3'' x 9''
so what is drypoint? well, its a really old form of printmaking like etching and engraving (called intaglio). how does it work? well, like this:
first, you wanna get yourself a copper plate. without getting too anal about the details, you prep the plate by sanding, filing, and polishing until its nice and smooth. then you need a really sharp scratching tool. steel needles were traditionally used, but i have a diamond-tipped needle attached to a wooden stylus (fancy word for stick).
you basically draw your image by directly scratching it onto the plate. this is pretty tricky to get the hang of at first because you cant really see what youre doing. it takes thousands of little scratches to shade an area in, and until you make a test print you wont be sure how dark an area will be. the problem with making a lot of test prints is that every time a plate is run through a press it wears the image out a little bit. this is why printers began numbering their print editions. the earlier the print, the better the image. drypoint plates wear out the fastest, so this print has only two artist's proofs (sometimes labeled test prints) and one final print.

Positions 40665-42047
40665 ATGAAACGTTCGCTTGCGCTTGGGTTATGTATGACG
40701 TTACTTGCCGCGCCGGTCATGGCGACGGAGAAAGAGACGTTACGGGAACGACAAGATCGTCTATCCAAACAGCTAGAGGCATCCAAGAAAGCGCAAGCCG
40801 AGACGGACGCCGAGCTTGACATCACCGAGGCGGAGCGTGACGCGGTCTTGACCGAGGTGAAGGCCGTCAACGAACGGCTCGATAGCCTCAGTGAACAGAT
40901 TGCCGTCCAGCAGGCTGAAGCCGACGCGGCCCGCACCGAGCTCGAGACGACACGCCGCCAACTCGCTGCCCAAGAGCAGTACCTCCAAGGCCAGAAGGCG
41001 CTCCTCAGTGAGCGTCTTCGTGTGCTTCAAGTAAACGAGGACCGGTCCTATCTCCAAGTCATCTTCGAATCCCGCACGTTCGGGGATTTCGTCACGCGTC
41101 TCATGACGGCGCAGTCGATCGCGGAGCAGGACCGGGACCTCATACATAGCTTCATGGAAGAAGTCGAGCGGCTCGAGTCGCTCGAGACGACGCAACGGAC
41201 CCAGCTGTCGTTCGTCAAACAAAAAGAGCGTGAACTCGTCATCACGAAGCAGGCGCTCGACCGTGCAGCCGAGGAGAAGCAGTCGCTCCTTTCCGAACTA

to make a print you have to ink up the plate. first, though, you have to mix up your ink to the desired color and add some wiping compound and linseed oil. then you delicately apply the ink with a tarlatan (fancy word for crusty cheese cloth). if you rub too hard you will damage the plate. different hand-wiping techniques can greatly add to the unique characteristics of every individual print.
now your ready to print. wet and blot your paper, place it on the plate, and run it through an etching press. and thats it in a nut shell. also, please ignore the girl in the photos, i promised her i wouldnt use them.